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Roosma v. Pierce County

United States District Court, W.D. Washington, Tacoma

February 8, 2018




         THIS MATTER comes before Court on Defendant Correct Care Solution's Motion for Summary Judgment. Dkt. 119. Defendants Pierce County, Paul Pastor, and Patti Jackson-Kidder (“the County Defendants”) filed a Response in support of Defendant CCS' motion and also separately filed a Motion for Summary Judgment[1]. See Dkts. 96, 102. When filing their Response to Defendant CCS' motion, Plaintiffs also filed a Motion for Leave to File Excess Pages and Motion for Leave to File 11 minutes Late. Dkt. 109. Defendant CCS' Reply seeks to strike selections of Plaintiffs' Response, and Plaintiffs' Surreply moves to strike selections of Defendant CCS' Reply. Dkts. 109, 119. The Court has considered the pleadings filed in support of and in opposition to the motions and the remainder of the file herein.

         I. BACKGROUND


         This case centers on an injury to Plaintiff Justin Roosma while in custody at Pierce County Jail.

         Defendant CCS filed a Motion for Summary Judgment on November 29, 2017, which was renoted to January 26, 2018. Dkts. 77, 88. Defendant CCS withdrew the motion on December 13, 2017, and filed the present Motion for Summary Judgment on January 4, 2018. Dkts. 89, 90. Defendant CCS' summary judgment motions are substantially similar. Compare Dkt. 77 to Dkt. 90.

         The present pending motion, Defendant CCS' Motion for Summary Judgment, seeks summary judgment of dismissal under Fed.R.Civ.P. 56. The motion was originally noted for January 26, 2018, and on January 22, 2018, Plaintiffs filed a Motion for Extension of Time to File Response. Dkt. 97. The Court orally granted Plaintiffs' motion in part at a January 24, 2018 status conference, setting deadlines of January 29, 2018 and February 1, 2018 for the Response and Reply. Dkt. 101.

         Plaintiffs filed a Response on January 30, 2018 at 12:11am. Dkt. 106. At 1:35am, Plaintiffs filed a Motion for Leave to File Excess Pages and Motion for Leave to File 11 Minutes Late, requesting leave to file a brief “up to 10 excess pages” longer than allowed by LCR 7 and late by eleven minutes. Dkt. 109. Plaintiffs filed the “Correct Version” of the Response at 3:04am. Dkt. 113.

         On February 1, 2018, Defendant CCS timely filed its Reply. Dkt. 116. Plaintiffs filed a Surreply on February 1, 2018. Dkt. 119.

         Defendant CCS seeks to strike portions of Plaintiffs' Response. Defendant CCS raises its request in the Declaration of Marc Rosenberg Providing Objections to Plaintiffs' Response to Summary Judgment and Supporting Papers, an attachment to the Reply. The declaration lodges both procedural and evidentiary objections to Plaintiffs' Response. Dkt. 117. On procedural grounds, Defendant CCS moves to strike Plaintiffs' Response because of its length and untimeliness, where Plaintiffs had been given an extra month to properly file their Response. Dkt. 117 at 2. On evidentiary grounds, Defendant CCS moves to strike portions of Plaintiffs' Response as unsubstantiated by the record. Id. at 2-10. Defendant CCS also challenges the declaration of Karen Weill, Plaintiffs' counsel's wife and Legal Assistant, as well as the declarations of Plaintiff Elizabeth Roosma, and Plaintiff Justin Roosma, on multiple evidentiary grounds, inter alia, inadequate foundation and hearsay. Id. at 2-10.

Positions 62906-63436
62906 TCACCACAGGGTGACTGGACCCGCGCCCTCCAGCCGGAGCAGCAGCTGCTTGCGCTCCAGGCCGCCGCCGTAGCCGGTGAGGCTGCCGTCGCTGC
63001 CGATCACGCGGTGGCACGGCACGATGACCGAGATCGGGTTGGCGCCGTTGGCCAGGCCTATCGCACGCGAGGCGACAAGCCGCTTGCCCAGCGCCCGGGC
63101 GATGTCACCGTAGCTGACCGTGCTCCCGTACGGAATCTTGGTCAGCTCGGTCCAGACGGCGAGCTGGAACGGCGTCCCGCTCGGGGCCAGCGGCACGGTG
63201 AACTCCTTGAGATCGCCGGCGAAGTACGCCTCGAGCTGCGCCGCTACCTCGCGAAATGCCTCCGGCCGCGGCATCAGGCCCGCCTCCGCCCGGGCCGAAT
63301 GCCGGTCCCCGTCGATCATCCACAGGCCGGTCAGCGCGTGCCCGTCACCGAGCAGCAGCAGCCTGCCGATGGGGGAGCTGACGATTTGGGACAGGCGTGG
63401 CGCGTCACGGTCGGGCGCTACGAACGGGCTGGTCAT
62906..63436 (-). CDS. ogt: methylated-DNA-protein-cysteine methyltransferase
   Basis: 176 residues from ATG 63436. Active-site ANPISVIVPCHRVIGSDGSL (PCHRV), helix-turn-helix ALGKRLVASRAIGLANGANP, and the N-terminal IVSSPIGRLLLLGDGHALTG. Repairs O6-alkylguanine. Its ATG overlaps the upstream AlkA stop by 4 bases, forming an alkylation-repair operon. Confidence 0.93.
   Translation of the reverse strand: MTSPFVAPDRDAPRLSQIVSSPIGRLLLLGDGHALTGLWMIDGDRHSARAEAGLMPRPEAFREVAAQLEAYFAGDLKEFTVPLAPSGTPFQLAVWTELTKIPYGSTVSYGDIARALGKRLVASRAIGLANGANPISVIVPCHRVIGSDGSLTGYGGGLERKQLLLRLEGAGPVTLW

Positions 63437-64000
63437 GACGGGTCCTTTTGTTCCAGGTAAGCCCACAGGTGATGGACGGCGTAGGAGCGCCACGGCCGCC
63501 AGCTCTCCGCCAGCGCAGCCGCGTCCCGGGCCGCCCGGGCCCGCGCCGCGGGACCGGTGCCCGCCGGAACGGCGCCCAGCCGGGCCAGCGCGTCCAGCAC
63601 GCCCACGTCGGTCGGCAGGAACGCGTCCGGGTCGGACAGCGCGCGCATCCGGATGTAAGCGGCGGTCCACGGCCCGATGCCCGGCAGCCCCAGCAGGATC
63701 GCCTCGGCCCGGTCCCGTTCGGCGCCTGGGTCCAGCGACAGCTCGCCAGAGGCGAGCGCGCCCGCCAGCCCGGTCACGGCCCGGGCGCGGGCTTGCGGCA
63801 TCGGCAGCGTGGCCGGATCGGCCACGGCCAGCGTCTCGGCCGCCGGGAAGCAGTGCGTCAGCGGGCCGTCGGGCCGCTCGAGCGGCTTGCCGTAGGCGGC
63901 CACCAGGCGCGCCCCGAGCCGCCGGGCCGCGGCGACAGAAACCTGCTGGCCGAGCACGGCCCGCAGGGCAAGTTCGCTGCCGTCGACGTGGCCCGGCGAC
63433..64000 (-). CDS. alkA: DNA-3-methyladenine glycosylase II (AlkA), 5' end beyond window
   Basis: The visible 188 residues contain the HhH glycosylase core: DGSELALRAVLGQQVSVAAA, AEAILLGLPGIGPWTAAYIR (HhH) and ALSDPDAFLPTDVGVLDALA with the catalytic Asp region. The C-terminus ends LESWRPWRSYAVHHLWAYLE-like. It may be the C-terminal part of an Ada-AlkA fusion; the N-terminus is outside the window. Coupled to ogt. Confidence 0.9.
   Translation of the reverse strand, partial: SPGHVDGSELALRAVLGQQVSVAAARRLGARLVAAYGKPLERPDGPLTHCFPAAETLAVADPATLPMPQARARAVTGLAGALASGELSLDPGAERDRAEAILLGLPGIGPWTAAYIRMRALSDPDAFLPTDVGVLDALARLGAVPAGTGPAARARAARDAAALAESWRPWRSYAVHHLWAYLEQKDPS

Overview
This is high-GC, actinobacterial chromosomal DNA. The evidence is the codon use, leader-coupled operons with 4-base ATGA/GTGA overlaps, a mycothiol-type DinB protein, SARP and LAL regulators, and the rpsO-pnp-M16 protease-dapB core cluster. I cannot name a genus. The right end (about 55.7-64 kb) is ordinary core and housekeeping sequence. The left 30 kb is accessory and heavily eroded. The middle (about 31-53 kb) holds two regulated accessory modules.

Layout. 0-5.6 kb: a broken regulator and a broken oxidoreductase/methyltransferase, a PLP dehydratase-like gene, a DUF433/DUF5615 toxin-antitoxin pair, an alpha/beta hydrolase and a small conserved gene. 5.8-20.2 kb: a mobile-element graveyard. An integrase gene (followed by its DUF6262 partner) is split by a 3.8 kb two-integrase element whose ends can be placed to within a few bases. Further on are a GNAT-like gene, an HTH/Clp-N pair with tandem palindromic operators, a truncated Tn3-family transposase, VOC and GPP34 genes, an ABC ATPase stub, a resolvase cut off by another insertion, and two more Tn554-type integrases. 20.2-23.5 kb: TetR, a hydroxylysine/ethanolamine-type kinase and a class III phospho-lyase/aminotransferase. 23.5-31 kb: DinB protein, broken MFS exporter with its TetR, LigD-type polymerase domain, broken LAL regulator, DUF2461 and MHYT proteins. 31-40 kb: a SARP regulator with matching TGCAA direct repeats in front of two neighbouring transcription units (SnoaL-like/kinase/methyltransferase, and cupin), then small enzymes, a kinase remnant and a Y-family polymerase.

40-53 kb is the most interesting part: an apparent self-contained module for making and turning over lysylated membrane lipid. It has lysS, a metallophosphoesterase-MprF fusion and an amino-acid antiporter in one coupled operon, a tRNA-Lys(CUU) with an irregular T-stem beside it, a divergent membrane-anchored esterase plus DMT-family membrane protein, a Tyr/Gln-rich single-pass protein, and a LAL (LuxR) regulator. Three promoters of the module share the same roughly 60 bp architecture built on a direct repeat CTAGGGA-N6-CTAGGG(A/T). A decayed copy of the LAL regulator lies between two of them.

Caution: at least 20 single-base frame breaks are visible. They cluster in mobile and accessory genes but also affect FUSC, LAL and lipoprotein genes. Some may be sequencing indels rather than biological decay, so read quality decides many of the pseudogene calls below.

Plaintiffs' Surreply moves to strike the Declaration of Marc Rosenberg. Dkt. 119. Defendant CCS violated LCR 7(g), Plaintiffs opine, because the declaration was filed as a separate motion to strike, rather than part of the Reply. Dkt. 119. See LCR 7(g) (“Requests to strike . . . shall not be presented in a separate motion to strike, but shall instead be included in the responsive brief[.]”). The Surreply is more than three pages in length. Compare to LCR 7(g)(3).

         At this juncture, both sides have, in one way or another, technically departed from strict observance of Local Court Rule 7. In an effort to reach the merits, neither request to strike should be granted on procedural grounds. To that extent, the requests to strike should be denied, and Plaintiffs' Motion for Leave to File Excess Pages and Motion for Leave to File 11 Minutes Late should be granted.

         The Court declines to reach the merits of each one of Defendant CCS' evidentiary objections, which are numerous. Facts relied upon here are only those substantiated by the record, and the Court has not considered those “facts” based only on counsel's representation. Defendant CCS' request to strike portions of the record for evidentiary reasons should be denied.

         B. FACTS

         Having clarified which facts should be stricken, the Court herein recites the facts supported by the record and relevant to resolving Defendant CCS' motion.

         Mr. Roosma was medically screened at Pierce County Jail on April 28, 2014. Dkt. 81-1 at 4. A Screening Questionnaire signed by Mr. Roosma and a nurse states that Mr. Roosma “does not know names of medications.” Id. at 4-6. Correct Care Solutions faxed a medical release and medication verification form to Rite Aid Pharmacy, which returned the request as “Not verifiable.” Id. at 9. After visiting a mental health provider, Mr. Roosma was given two anti-depressants, Norvasc and Effexor. Id. at 14. Mr. Roosma was released on bail on May 3, 2014. Id. at 21. Mr. Roosma maintains that he was released after having two seizures, caused by an abrupt stop of medications. Dkt. 110 at 3.

         Mr. Roosma was again booked into Pierce County Jail on June 17, 2014. Dkt. 81-1 at 25. A second Screening Questionnaire notes that Mr. Roosma currently takes medication but does not specify the type. Id. at 28. A second medication verification form completed by Rite Aid Pharmacy states that Mr. Roosma received a 60-day prescription on June 10, 2014 for Mirapex, a drug prescribed for restless leg syndrome. Id. at 33. The medication verification form also confirmed other then-current prescriptions, including Prilosec (gastrointestinal) and Effexor (antidepressant). Id.

         A June 21, 2014 healthcare request, or “kite, ” requests “meds” because “I'm really sick due to not having them.” Dkt. 81-1 at 37. Following a second kite, on June 23, 2014, Mr. Roosma received treatment for gastrointestinal issues. Id. at 39, 40.